SECTION A - FAMILY SURVIVAL
LET THERE BE LIFE
The winter of 1982 had been unusually severe. Snow fall and temperature records had toppled from coast to coast. As the passengers sat in the Air Florida jet and awaited take-off they grew restless. It was such a gray, frigid January day in Washington, D.C. What a relief it would be to set foot on the sunny Florida soil! They each had a dream of what they would do when they arrived. There would be family or friends to greet them. They would spend hours under the tropical sun, just thawing out and trying to forget the snow, ice and nose-numbing cold. They'd pick oranges and send a postcard back to their snow shoveling neighbor, just to jokingly "rub it in" and gloat a little. (My husband had returned from a business trip and had been on that same flight the day before. He noted how labored the take-off was that day with the similar weather conditions.)
Thirty minutes passed before the plane began to taxi down the runway. The giant jet picked up momentum as it sped to the point of ascent. The plane lifted, leveled and then... and then a crash... and most of the passengers never even knew what happened.
The ice covered wings had kept the plane from soaring above the snow laden clouds and into the sun. Flight 90 had, instead, scraped the tops of cars on the Washington Bridge and then thudded into the frozen Potomac River, smashing the thick ice. We watched our televisions anxiously as helicopters pulled the few survivors from the frozen current. Huge chunks of ice bobbed about the wreckage.
A few days later, when the weather let up enough for crews to begin work, the plane was lifted from its icy grave and carried to a place where it could be reassembled. Why? Why bother? It would never fly again and the many passengers who had lost their lives could not be brought back. The great expense and trouble was for a noble purpose. It was to insure the safety of future flights. After each tragic airplane crash such a study is made, to try to learn from the past and make the correction, so the same error will not be repeated in the future.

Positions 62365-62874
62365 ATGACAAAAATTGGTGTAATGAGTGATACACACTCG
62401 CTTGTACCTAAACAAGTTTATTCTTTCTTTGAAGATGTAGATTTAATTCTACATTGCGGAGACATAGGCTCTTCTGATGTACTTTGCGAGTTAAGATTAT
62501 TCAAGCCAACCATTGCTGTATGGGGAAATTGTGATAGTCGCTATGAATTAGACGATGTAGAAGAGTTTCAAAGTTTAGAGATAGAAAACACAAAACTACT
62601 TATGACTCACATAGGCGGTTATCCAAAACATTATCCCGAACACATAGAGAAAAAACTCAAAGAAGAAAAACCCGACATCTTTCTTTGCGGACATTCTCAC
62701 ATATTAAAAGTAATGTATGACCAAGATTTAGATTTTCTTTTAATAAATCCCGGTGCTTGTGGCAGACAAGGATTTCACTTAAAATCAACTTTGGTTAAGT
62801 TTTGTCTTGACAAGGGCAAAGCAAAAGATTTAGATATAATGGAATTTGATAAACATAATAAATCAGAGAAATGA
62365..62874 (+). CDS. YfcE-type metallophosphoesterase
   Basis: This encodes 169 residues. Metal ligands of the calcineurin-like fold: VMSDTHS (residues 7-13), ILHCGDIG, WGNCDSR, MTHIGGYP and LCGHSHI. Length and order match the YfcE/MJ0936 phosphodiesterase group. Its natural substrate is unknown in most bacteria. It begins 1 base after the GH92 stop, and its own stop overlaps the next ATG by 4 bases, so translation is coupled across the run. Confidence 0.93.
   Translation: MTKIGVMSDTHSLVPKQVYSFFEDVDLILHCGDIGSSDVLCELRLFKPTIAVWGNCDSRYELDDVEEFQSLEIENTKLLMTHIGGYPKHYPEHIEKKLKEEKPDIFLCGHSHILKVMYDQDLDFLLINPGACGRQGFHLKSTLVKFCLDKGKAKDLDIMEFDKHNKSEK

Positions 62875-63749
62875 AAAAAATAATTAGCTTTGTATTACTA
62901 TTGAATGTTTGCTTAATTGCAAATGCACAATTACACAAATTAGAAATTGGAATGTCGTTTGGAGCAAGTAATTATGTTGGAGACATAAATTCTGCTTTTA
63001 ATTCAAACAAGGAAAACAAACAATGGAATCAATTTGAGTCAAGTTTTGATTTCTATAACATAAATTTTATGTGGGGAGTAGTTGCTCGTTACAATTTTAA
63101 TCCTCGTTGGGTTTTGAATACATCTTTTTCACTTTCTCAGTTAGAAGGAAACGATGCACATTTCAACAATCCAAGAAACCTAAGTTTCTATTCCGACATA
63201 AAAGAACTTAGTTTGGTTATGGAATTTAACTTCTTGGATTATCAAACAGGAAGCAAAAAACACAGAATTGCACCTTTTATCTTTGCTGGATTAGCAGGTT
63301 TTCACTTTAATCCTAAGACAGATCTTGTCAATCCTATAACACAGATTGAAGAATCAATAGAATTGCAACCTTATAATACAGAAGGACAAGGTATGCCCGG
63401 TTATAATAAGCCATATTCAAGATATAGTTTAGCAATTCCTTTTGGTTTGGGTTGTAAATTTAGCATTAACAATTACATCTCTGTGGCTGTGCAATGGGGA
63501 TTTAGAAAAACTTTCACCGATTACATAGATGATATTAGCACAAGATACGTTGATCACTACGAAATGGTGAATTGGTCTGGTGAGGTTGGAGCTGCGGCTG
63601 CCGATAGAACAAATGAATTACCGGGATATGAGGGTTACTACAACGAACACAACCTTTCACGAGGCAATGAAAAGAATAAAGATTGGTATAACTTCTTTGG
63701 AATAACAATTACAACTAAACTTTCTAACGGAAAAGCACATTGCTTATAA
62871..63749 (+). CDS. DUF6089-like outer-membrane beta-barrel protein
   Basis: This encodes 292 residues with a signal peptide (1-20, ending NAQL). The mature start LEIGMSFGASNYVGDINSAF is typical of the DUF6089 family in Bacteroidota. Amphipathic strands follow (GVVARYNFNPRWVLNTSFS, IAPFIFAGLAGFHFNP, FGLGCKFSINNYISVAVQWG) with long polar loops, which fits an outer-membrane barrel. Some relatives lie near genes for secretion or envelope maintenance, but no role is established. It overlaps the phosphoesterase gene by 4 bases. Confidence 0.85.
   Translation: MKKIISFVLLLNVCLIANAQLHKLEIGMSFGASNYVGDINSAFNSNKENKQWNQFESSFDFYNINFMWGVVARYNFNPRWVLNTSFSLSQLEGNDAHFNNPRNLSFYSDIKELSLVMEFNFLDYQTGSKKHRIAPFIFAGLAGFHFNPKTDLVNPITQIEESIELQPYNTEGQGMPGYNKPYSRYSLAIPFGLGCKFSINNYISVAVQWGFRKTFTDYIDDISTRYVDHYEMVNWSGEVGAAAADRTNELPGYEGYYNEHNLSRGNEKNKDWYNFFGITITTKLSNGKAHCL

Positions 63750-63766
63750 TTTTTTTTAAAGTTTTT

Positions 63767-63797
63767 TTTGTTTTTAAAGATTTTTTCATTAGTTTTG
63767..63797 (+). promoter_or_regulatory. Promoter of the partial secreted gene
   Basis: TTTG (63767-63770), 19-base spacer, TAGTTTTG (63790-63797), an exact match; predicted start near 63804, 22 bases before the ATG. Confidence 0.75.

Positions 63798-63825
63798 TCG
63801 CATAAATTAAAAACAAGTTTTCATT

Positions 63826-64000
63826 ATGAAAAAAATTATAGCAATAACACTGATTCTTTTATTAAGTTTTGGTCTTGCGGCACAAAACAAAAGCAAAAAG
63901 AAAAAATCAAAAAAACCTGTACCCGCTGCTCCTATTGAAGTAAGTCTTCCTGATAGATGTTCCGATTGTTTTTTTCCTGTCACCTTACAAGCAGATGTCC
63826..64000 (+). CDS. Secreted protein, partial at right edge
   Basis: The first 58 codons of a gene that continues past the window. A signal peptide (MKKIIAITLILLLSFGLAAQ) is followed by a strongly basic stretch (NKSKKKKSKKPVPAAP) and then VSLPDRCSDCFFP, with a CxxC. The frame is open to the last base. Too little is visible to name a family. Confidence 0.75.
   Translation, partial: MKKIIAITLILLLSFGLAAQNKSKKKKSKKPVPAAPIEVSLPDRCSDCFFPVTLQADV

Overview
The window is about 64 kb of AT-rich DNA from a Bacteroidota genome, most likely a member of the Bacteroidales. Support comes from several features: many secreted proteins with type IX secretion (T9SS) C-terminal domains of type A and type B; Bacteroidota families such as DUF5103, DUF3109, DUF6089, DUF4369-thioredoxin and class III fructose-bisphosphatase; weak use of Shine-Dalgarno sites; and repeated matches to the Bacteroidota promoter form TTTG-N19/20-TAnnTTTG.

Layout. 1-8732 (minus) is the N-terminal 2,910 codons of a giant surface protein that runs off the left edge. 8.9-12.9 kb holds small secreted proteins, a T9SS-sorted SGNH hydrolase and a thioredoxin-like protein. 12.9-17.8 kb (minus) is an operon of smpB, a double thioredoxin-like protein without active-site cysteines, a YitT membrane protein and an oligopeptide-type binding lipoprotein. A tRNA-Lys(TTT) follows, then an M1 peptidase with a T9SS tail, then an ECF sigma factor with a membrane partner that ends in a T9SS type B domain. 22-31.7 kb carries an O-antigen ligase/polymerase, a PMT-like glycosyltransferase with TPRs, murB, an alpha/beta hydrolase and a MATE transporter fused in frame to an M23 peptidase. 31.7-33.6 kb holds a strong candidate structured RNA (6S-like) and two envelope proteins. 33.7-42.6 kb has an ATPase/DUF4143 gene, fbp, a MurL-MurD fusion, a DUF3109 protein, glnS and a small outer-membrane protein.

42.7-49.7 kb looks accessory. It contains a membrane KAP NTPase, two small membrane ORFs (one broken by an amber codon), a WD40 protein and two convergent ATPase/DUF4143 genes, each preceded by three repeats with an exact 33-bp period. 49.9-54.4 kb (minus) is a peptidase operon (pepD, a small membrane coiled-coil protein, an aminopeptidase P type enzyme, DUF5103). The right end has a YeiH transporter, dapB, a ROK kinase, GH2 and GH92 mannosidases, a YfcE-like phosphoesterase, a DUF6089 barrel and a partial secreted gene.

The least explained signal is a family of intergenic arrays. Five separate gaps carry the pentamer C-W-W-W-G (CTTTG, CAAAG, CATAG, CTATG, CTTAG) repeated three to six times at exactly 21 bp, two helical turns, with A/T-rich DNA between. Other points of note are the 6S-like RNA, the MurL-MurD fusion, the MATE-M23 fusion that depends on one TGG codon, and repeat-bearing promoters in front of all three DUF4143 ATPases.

Looking out on this earth's sea of humanity, we too see many wrecks. Wrecked lives from which we can learn many valuable lessons. We have an obligation to future generations to study the casualties to see what can be learned, to see where they left the Designer's operations manual. We learn in order to alter our course and save ourselves and those we love. Many feel that they will "beat the odds." They proceed blindly through life and refuse to make the needed corrections. As the years pass they will see that they have chosen a very costly path. There are certain principles of life that bring predictably disastrous results when ignored and broken.
There is a God given method for passing truth down from one generation to another. Titus 2 tells us that the mature women are to teach the younger women concerning their husband, home and children. Older people, through many experiences and decades of living, have learned so many lessons by observation, study and experience that it would seem a waste to not pass that knowledge on. It is possible to learn from history, so that we don't have to repeat it.
I have been surprised to hear parents say they will let their children determine their values on their own. This is a "cop out." The truths about life that the parents have learned could save their children from many disasters. We owe our progeny the truth. The home is God's way of passing down truth from one generation to the next. It takes time and caring. As a wife and homemaker , I've learned both easy and hard ways. I recommend the easy way.
We all can identify with those younger than we are, because we were once that age and know how it feels. The perspective of years can benefit those less mature.
Every child is born into the world with the aid of a mother and in t